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Albert Einstein described compound interest as “the most powerful force in the Universe”!  Now that’s something!  As the most powerful force in the universe–or at least one of them–shouldn’t we teach our children about compound interest?

An easy demonstration for kids follows–

First Day–Explain to your child what interest is.  Then explain that compound interest is interest which is calculated not only on an initial sum of money but also on the accumulated interest.

You can visually show your child how this happens by asking your child to put one dollar that s/he has saved into a big glass jar on the kitchen table.  Tell your child that you will pay 50% interest on the money in the jar, on a daily basis, and you will do so for one week.

Obviously, 50% interest doesn’t occur in the actual world, and you should explain this to your child–but it makes the lesson easy for your student to understand.  If you’d like to choose a lower interest rate, feel free to do so.

Second Day–Explain to your child that his/her dollar just earned 50% interest, and so you are adding 50 cents to the jar.

Third Day–Have your student figure out how much you will be putting into the jar today. The answer is 75 cents.

Fourth Day–Again, make this a math lesson.  Your student will start getting excited as s/he realizes how much “free” money is accumulating.  On this day, with $2.25 in the jar, you will be adding $1.13 in interest (go ahead and round up when necessary).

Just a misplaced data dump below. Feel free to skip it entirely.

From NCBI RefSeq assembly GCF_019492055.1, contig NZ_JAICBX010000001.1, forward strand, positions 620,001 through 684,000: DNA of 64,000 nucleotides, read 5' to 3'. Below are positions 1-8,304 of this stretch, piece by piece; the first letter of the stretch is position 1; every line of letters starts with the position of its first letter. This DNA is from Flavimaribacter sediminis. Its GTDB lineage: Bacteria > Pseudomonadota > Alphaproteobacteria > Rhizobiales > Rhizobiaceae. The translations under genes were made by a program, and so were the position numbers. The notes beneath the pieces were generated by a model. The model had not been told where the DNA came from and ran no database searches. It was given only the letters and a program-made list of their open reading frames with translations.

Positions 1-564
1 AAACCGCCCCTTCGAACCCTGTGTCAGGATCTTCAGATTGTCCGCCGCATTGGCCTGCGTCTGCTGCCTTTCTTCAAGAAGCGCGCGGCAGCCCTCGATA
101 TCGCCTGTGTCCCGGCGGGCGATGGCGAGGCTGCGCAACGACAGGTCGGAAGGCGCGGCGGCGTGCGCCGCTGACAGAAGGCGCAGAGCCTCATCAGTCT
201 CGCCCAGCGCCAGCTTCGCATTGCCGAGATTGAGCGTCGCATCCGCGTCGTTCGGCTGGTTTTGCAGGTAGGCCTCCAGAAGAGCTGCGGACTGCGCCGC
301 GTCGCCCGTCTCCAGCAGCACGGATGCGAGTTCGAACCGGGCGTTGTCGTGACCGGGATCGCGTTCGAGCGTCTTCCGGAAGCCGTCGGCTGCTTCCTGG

Fifth Day–You have $3.38 in the jar which means the interest today will be $1.69.

Sixth Day–The jar has $5.07 in it.  This means that today’s interest will be $2.54.

Seventh Day–The jar contains $7.61.  When you add today’s interest ($3.81), your child will have $11.42!

Now, explain that if you wait to save, it hurts your wallet. If you only invest for five days, you make $5.49–not $11.42.  The main component here is time.

A similar and fun math project is to then ask your child–hypothetically, if given a choice, would you like this $11.42 now, or a penny doubled every day for a month?  Give your student a calculator (one will probably be necessary), and let her figure it out.  A penny doubled every day for a month comes out to over 5 million dollars!  Again….a lesson in compound interest!

Remember–fun learning is forever learning.

Ann Simpson

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